Maud dispatches her 23-year-old daughter, Iseult, to ask the poet to help them get to Ireland, so they can be part of the independence revolution there. Iseult is as tall and beautiful as her mother was at that age, but with a more literary leaning, and her presence stirs the poet to painful memories and new, somewhat frightening, feelings.
As war escalates in Europe and revolution foments in Ireland, the public struggles for freedom and respect are played out in their intimate love triangle.
Click on the book cover to pre-order.

 

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6 hours ago

Orna Ross

IN THE HOUR WRITING NOTEBOOK DAY 13: What the three books of the Irish Trilogy have in common is summed up in Jo's reflections near the start of ITH:

"Secrets lie heavy under the waves of the world, silent, invisible, but lingering and far-reaching. Secrets have a hundred hearts and a thousand hands and are always making trouble.

Do you think you don't have secrets? You are wrong my friend. The most invisible, most silent secrets, the ones we don't know we're holding, are the heaviest of all.

That's the work I do, helping people to dive deep, excavate what's down there, surface it up and out above the swirls, into bright, clean air where it can be seen for what it is. And for what it's creating."
...

IN THE HOUR WRITING NOTEBOOK DAY 13: What the three books of the Irish Trilogy have in common is summed up in Jos reflections near the start of ITH:

Secrets lie heavy under the waves of the world, silent, invisible, but lingering and far-reaching. Secrets have a hundred hearts and a thousand hands and are always making trouble.

Do you think you dont have secrets? You are wrong my friend. The most invisible, most silent secrets, the ones we dont know were holding, are the heaviest of all.

Thats the work I do, helping people to dive deep, excavate whats down there, surface it up and out above the swirls, into bright, clean air where it can be seen for what it is. And for what its creating.

4 days ago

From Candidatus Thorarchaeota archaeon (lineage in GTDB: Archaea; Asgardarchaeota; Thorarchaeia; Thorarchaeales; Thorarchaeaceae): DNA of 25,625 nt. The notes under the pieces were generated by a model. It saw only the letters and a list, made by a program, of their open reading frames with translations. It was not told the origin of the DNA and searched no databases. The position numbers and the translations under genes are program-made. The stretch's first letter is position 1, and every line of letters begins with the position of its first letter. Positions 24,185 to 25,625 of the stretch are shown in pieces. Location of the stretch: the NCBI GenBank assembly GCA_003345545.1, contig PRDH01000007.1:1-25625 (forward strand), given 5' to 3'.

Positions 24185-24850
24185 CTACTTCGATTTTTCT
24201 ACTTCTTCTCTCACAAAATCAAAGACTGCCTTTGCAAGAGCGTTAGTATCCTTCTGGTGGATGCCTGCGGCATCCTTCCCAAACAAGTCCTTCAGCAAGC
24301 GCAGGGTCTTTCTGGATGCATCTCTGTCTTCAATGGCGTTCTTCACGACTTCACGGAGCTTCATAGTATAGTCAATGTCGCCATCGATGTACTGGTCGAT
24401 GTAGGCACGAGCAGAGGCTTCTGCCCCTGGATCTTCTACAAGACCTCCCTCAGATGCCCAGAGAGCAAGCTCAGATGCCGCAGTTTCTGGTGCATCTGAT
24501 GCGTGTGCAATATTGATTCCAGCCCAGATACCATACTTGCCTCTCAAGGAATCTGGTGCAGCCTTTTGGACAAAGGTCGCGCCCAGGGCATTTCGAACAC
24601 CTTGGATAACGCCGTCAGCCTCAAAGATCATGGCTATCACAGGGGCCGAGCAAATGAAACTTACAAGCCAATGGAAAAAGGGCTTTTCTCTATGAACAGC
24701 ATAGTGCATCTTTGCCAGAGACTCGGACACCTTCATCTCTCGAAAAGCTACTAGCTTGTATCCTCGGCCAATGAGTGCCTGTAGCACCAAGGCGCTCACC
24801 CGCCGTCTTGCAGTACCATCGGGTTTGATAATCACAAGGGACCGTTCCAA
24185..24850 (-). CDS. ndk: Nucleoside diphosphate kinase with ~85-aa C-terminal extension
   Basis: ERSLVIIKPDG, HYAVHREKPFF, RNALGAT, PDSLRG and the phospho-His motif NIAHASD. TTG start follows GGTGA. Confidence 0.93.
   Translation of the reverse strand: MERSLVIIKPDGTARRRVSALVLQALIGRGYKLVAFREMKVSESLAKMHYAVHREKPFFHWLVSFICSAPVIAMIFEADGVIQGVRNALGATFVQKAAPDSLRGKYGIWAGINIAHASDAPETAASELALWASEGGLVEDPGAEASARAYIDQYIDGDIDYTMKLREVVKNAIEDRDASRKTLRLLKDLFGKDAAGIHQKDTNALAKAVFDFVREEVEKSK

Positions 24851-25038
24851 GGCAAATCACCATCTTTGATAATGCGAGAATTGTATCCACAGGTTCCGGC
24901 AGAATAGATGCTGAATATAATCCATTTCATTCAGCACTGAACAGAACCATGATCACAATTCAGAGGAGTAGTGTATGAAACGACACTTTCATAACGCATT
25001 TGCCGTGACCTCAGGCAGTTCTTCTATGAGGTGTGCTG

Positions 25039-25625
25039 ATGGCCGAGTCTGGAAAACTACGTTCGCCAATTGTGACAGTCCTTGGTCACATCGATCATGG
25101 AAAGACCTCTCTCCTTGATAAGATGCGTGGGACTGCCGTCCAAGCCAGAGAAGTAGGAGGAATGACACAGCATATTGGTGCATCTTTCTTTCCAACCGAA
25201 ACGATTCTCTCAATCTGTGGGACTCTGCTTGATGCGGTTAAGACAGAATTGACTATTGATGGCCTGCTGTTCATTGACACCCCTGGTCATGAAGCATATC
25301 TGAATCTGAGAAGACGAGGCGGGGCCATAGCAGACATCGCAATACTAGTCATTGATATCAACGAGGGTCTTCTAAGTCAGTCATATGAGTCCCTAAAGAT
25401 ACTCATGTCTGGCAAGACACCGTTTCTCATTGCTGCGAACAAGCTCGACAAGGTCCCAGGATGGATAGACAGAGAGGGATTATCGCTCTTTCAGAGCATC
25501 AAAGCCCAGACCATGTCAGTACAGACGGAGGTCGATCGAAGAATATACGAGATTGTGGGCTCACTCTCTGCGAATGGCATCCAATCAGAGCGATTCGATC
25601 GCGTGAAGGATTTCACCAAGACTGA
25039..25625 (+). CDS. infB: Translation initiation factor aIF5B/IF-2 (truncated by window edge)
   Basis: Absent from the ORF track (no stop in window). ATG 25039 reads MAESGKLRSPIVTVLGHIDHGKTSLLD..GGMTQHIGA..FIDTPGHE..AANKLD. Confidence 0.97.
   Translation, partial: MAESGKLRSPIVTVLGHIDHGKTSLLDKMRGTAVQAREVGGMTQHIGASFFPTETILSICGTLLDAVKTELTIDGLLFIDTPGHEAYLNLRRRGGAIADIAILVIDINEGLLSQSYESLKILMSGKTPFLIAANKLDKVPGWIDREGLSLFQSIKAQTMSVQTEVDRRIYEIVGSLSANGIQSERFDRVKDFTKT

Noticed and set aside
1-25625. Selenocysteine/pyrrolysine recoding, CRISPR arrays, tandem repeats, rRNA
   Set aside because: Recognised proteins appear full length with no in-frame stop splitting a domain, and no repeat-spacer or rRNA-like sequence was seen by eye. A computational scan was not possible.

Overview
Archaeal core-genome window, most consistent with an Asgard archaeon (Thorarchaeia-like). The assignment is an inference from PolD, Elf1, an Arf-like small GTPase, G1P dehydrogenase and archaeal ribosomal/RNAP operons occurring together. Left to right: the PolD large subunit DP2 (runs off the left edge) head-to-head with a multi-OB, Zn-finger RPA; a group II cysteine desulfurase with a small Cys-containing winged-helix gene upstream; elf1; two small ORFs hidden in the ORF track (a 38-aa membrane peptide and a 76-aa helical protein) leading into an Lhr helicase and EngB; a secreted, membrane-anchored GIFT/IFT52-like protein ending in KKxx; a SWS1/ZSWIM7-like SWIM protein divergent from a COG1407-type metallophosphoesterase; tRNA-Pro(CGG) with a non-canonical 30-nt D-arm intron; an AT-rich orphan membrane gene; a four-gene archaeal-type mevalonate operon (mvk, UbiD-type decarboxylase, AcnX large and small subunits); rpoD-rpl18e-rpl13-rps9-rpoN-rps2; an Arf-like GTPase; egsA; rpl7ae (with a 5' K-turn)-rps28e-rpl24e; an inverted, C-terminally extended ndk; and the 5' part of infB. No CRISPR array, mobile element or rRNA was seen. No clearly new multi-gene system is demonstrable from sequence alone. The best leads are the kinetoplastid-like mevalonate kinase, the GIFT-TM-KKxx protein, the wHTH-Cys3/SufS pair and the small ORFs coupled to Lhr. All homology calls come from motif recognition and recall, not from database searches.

Orna Ross

IN THE HOUR NOTEBOOK DAY 12: MANHATTAN WALK: As I step back out of the flower shop, I spy the moon rising above the long tunnel of buildings that is 8th St. A harvest moon, white and hard. But no matter how hard she shines, no matter how bright her glow, from here we can’t see her whole and clear. We have muted her magnificence with our city lights.

The thought is new for me. Usually I love to see the moon up there, doing her thing, waxing and waning, hiding in the dark or shining her heart out, reliable and familiar no matter where you go in the world. But now I'm hit with a longing so surprising and sharp that my abdomen clenches and I hear myself call out. “Oh!”

Oh. A longing for Ireland’s black darkness. For how the moon is not just brighter in an Irish night sky, but also reflected wherever you look. In the dark windows of houses. In the puddles along back roads. In the black, seeming-stillness of the ocean at night.

I haven’t been back to Ireland for years. For too long it seems, if I’m to judge from the pain I’m feeling in my heart right now, standing outside the lasagne restaurant on the corner of 20th and 8th.

Is this another sign of what Patricia, my therapist, calls my pressing need for me to nurture me? “A good mother mothers herself first”. Yeah. Yes. True, Patricia. I know. And I will. Just let me get through these exams, and then maybe a summer trip to Ireland?

Or maybe, I think, starting to walk again towards home—my new home, my now home, my Manhattan home—I’ll go to Bali. Or Montenegro. Or Sri Lanka. Somewhere with sun and without the complications that still swirl round my old home, my first home, my Irish home.